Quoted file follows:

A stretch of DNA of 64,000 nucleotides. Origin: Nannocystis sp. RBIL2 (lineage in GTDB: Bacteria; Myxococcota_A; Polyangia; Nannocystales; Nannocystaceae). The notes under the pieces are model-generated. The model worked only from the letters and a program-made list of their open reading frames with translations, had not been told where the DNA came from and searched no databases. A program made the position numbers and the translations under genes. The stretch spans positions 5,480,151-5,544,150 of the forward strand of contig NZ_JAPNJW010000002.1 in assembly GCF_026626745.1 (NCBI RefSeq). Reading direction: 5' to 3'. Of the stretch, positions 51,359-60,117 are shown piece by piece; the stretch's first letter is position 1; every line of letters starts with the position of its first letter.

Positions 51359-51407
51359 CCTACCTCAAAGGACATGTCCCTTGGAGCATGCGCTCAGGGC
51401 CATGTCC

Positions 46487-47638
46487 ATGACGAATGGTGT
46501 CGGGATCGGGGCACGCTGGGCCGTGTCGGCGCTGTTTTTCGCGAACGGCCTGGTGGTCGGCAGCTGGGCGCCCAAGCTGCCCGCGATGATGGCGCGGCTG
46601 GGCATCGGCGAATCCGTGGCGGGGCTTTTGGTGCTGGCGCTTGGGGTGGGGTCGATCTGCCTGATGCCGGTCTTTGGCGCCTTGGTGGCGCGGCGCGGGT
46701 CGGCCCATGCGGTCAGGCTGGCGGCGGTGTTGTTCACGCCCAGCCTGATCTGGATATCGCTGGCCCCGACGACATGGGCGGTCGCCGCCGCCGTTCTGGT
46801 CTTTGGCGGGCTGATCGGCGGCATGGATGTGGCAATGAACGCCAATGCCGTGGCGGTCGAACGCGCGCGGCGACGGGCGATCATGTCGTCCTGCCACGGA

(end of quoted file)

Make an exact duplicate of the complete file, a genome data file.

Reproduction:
A stretch of DNA of 64,000 nucleotides. Origin: Nannocystis sp. RBIL2 (lineage in GTDB: Bacteria; Myxococcota_A; Polyangia; Nannocystales; Nannocystaceae). The notes under the pieces are model-generated. The model worked only from the letters and a program-made list of their open reading frames with translations, had not been told where the DNA came from and searched no databases. A program made the position numbers and the translations under genes. The stretch spans positions 5,480,151-5,544,150 of the forward strand of contig NZ_JAPNJW010000002.1 in assembly GCF_026626745.1 (NCBI RefSeq). Reading direction: 5' to 3'. Of the stretch, positions 51,359-60,117 are shown piece by piece; the stretch's first letter is position 1; every line of letters starts with the position of its first letter.

Positions 51359-51407
51359 CCTACCTCAAAGGACATGTCCCTTGGAGCATGCGCTCAGGGC
51401 CATGTCC

Positions 46487-47638
46487 ATGACGAATGGTGT
46501 CGGGATCGGGGCACGCTGGGCCGTGTCGGCGCTGTTTTTCGCGAACGGCCTGGTGGTCGGCAGCTGGGCGCCCAAGCTGCCCGCGATGATGGCGCGGCTG
46601 GGCATCGGCGAATCCGTGGCGGGGCTTTTGGTGCTGGCGCTTGGGGTGGGGTCGATCTGCCTGATGCCGGTCTTTGGCGCCTTGGTGGCGCGGCGCGGGT
46701 CGGCCCATGCGGTCAGGCTGGCGGCGGTGTTGTTCACGCCCAGCCTGATCTGGATATCGCTGGCCCCGACGACATGGGCGGTCGCCGCCGCCGTTCTGGT
46801 CTTTGGCGGGCTGATCGGCGGCATGGATGTGGCAATGAACGCCAATGCCGTGGCGGTCGAACGCGCGCGGCGACGGGCGATCATGTCGTCCTGCCACGGA